Kathleen Miles is the executive editor of the newly launched Noēma Magazine, which is based in Los Angeles and published by the Berggruen Institute. She previously was senior editor of The WorldPost, worked in New York for HuffPost, and served as a news producer at the NPR affiliate KPCC. Before moderating a Zócalo/Global Forum on Modern Direct Democracy event, titled “Should Global Democracy Become More Direct?,” she spoke in the virtual green room about Brazilian bowls, labor investigation, and what New York and L.A. don’t get about each other.
What was the last book you read?
I just finished Stoner by the late American novelist John Edward Williams. It’s about William Stoner, a professor at the University of Missouri. What’s remarkable about it is that somehow this relatively ordinary man’s life story, which is told from cradle to grave, was completely riveting. I was searching for clues throughout about the mystery of life, what the point of it all is, especially as the years go on and his disappointments and missed opportunities pile up.
What’s the biggest misconception New Yorkers have about Los Angeles?
There is a rumor among some of my New Yorker friends that in L.A., because of all the abundant frolicking in the sunshine, you’ll be too happy, and you won’t get any work done. You won’t have enough pain and angst to fuel your creativity and productivity.
What’s the biggest misconception Angelenos have about New York?
I think some people here think that everyone in New York is brilliant—the “city of winners.” Also there’s a perception that so much of the food there is top-notch. Of course there’s plenty of superb food there … but also so many food joints that are positively lousy.
What was the biggest lesson you learned as a teacher in L.A. for Teach for America?
In order to succeed in a classroom, perhaps more than academic intelligence, it takes tremendous emotional intelligence. I learned that the hard way. You can’t assume that your students will know that you have high expectations for them because you respect and believe in them. You first have to show them that you respect them and believe in them.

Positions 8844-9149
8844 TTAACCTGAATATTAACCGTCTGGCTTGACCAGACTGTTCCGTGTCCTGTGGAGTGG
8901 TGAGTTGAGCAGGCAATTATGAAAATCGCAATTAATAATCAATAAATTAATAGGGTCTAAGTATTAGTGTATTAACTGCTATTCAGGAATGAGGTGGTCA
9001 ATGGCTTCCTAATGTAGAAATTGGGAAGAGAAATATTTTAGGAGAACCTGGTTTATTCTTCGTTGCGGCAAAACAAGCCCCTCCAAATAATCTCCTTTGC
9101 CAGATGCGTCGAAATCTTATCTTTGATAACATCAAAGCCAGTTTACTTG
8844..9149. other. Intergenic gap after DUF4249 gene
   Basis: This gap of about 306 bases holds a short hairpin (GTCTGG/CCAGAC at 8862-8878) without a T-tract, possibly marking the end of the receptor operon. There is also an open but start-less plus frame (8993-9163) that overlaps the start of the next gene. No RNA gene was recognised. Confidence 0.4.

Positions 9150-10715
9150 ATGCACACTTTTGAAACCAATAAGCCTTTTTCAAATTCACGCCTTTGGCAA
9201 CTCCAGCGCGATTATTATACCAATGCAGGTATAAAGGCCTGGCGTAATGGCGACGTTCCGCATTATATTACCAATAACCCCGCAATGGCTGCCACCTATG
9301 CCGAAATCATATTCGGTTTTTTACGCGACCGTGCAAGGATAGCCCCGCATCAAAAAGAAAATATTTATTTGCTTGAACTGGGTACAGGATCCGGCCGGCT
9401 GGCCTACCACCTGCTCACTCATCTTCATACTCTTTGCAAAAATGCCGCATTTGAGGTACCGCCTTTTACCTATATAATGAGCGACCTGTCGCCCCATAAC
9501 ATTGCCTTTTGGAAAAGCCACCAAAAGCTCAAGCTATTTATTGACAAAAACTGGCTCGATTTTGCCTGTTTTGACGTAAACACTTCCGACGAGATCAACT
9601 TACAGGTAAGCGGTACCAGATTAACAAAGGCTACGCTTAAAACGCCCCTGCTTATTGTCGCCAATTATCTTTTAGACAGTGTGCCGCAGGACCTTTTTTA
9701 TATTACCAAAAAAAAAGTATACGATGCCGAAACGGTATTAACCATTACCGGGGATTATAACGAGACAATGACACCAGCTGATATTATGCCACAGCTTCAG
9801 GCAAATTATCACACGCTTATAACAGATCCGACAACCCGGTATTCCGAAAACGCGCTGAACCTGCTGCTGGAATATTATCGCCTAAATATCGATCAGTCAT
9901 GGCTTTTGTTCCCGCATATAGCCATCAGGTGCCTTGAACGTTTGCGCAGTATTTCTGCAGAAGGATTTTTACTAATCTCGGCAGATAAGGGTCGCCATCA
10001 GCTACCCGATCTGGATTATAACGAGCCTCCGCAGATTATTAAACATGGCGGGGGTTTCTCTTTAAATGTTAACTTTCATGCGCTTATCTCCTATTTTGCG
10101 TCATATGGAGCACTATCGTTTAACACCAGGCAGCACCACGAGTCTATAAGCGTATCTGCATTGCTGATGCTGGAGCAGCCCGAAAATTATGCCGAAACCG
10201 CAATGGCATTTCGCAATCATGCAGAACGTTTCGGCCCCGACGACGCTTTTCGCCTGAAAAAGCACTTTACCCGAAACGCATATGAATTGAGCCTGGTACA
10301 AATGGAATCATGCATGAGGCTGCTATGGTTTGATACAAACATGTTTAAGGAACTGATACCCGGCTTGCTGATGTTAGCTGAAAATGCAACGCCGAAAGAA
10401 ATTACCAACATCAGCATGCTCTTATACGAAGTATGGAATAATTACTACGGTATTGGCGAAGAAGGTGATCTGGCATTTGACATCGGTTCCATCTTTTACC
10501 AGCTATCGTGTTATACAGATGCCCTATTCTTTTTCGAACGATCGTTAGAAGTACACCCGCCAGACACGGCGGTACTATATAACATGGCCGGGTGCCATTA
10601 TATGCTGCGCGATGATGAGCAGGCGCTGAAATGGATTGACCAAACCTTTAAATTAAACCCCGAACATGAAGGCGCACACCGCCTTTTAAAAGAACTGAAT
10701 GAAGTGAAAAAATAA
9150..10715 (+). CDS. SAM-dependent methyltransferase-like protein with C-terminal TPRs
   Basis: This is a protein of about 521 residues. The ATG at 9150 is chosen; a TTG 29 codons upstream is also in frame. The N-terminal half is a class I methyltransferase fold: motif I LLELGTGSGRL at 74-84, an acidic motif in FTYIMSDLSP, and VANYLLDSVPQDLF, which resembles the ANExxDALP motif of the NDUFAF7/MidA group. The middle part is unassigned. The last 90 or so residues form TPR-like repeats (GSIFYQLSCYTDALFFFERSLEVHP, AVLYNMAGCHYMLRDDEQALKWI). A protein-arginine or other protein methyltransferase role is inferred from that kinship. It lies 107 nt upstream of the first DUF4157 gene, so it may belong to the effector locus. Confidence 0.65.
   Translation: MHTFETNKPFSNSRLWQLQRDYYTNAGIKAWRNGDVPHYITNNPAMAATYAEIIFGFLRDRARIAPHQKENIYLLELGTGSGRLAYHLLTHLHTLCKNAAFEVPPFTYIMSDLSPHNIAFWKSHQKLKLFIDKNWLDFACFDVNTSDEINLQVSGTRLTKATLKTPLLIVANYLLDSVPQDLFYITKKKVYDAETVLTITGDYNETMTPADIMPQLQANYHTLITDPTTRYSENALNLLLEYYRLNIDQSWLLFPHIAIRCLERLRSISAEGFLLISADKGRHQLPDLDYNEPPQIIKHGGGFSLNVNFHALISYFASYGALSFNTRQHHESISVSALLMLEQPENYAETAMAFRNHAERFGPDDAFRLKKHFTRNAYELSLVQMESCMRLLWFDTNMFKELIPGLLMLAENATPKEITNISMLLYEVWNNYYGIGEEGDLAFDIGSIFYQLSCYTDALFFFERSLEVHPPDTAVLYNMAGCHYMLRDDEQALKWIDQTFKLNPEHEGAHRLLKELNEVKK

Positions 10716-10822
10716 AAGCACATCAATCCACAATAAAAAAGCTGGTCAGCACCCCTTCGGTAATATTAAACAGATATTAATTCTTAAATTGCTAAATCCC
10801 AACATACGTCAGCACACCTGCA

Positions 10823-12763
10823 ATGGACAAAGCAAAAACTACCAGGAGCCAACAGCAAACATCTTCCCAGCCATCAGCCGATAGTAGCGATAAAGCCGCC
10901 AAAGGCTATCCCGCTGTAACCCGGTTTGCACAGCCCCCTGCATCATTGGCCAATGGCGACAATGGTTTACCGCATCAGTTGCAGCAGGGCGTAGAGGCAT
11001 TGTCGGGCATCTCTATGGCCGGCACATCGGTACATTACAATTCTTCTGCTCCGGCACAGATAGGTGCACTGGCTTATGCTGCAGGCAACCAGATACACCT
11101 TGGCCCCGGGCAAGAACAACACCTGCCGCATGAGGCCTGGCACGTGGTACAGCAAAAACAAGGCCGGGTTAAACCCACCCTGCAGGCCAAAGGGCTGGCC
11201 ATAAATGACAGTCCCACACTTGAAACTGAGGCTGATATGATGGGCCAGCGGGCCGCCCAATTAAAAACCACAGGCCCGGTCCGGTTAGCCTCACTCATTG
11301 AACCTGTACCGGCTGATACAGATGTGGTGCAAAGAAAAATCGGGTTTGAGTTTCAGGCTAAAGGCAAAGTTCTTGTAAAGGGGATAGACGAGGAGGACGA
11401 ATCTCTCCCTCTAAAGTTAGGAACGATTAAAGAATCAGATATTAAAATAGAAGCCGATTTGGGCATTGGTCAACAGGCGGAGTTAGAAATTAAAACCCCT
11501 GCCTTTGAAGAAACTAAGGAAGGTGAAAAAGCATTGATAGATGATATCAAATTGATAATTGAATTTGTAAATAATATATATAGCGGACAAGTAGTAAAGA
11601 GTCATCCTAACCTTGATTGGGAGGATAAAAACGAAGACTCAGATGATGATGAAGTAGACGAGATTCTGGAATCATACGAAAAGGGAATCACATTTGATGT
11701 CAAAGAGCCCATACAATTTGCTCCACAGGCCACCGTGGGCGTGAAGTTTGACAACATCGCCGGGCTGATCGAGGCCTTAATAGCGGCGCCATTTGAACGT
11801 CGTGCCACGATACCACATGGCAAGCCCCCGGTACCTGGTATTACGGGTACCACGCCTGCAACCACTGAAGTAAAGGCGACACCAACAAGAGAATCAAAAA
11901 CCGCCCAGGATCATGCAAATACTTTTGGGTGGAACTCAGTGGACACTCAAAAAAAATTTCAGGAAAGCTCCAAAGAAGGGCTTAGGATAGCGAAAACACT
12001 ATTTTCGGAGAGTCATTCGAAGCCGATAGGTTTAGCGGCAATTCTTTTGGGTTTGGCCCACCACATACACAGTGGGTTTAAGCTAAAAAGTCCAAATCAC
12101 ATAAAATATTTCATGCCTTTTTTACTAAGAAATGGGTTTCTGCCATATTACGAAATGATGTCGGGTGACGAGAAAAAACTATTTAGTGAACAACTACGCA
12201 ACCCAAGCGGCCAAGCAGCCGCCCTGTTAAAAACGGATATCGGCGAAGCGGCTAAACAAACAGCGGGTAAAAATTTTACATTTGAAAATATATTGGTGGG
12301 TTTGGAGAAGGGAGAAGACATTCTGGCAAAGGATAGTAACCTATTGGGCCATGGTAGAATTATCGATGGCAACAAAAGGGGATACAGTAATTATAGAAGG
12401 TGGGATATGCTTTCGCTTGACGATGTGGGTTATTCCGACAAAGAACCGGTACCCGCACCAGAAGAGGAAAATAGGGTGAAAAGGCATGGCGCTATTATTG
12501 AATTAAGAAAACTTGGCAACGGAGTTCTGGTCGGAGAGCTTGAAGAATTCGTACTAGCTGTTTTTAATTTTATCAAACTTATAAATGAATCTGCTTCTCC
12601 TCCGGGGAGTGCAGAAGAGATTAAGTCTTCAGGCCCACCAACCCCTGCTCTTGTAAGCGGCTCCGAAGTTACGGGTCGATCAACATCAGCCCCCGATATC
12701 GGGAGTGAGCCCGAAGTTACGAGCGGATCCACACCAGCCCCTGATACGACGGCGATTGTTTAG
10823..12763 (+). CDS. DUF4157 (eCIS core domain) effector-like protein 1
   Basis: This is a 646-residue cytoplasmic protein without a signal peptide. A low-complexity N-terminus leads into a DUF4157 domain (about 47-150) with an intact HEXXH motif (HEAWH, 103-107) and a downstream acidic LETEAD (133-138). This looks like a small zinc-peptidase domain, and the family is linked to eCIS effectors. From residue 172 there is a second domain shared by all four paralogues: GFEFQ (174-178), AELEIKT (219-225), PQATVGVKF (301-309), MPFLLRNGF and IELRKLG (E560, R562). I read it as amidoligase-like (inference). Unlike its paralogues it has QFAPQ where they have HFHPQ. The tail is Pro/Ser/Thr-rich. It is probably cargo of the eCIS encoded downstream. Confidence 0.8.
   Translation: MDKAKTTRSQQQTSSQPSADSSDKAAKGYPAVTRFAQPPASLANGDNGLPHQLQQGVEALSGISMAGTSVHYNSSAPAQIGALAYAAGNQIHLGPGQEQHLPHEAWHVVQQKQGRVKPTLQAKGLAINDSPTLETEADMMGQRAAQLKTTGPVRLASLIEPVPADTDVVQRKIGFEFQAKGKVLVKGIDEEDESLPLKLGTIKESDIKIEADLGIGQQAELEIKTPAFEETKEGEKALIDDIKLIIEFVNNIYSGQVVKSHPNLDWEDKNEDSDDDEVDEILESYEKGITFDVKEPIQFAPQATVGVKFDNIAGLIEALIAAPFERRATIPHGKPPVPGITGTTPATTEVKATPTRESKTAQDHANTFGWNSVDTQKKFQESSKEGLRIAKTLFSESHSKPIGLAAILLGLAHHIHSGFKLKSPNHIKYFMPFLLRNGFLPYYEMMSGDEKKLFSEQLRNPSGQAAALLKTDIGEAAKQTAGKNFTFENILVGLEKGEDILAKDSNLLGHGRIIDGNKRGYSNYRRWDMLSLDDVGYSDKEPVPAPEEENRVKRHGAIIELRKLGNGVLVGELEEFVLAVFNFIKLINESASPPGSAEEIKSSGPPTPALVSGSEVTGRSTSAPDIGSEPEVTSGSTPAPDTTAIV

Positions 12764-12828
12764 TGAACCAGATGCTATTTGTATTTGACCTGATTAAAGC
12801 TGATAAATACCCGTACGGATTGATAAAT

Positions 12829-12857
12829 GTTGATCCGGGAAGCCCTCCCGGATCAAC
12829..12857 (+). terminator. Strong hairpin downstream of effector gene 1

You also worked as an investigator for the National Labor Relations Board. What was the worst thing you saw there?
So, I was the field investigator on numerous cases brought by individuals who filed unfair labor practices against their employers because they were fired, they believed, for union organizing. In one of those cases, a man stood out. I’ll never forget—he was sitting in my office as I took his affidavit. He looked frightened and worried. He said he hadn’t yet told his pregnant wife and kid that because of repeated exposure to asbestos on the job, he was dying of stomach cancer. He’d been terminated from his job; he couldn’t afford health insurance. … I was able to mediate a substantial settlement for him with the employer.
You studied international political economy at UC Berkeley. What do you miss most about Berkeley?
So much. Professors, the Redwoods, losing myself in the stacks. I spent a lot of time in the library. Probably most, the camaraderie in this co-op I lived in, with 150 students, it was formerly a hotel, and we all did so much together. We debated and evolved our own governance rules.
What’s your favorite meal?
Probably the Brazilian Bowl at Sage, a vegan spot in Echo Park. It’s made of pretty simple ingredients, but they’re just put together perfectly. … The part we can’t replicate at home is they have a great house-made green hot sauce.
What’s your biggest pet peeve?
These days, definitely it’s not wearing a mask. Or wearing it over your mouth and not nose. And you see members of Congress with their noses out.
Also, on a recent road trip through Arizona, I saw a sign on a gas station front door that crossed out the illustration of a mask, and it read something like, “Forget the New Normal. It’s the Old Normal Here.” Everyone inside was mask-less, and I was enraged.
Who is your political hero?
“Political” is maybe not the best word. But obviously top of mind is Justice Ruth Bader Ginsburg. I’ve been reading a lot of her obits. It’s one thing to have moral clarity and vision, which she did. But it’s another to have strategy and tact, to be able to convince people of your ideas. Especially people who staunchly oppose your ideas. But she did it, again and again, with her mostly male colleagues.
What’s your go-to streaming service?
The Criterion Channel, which features older and foreign films.
Which teacher left the biggest impression on you?
I have several professors who come to mind. But the biggest impression was probably made when I was most impressionable. Mr. Bernstein, my high school freshman English teacher. He would visibly be swept up by these enrapturing novels and stories he assigned. … He was also a hilarious storyteller with a wry sense of humor. … I’ll never forget this wild tale he told about the time he and his brother threw all the clocks and watches in the house into the swimming pool. Half the class was convinced it was a true story, and half the class was convinced he made it up.
Of all the places on earth that you haven’t been to, which would you most like to visit?
I’m going to go with Vietnam because friends of mine have raved about its natural beauty, food, caves, jungles, and lakes. And of course the ancient and modern historical sites, which is where I tend to geek out whenever I’m traveling.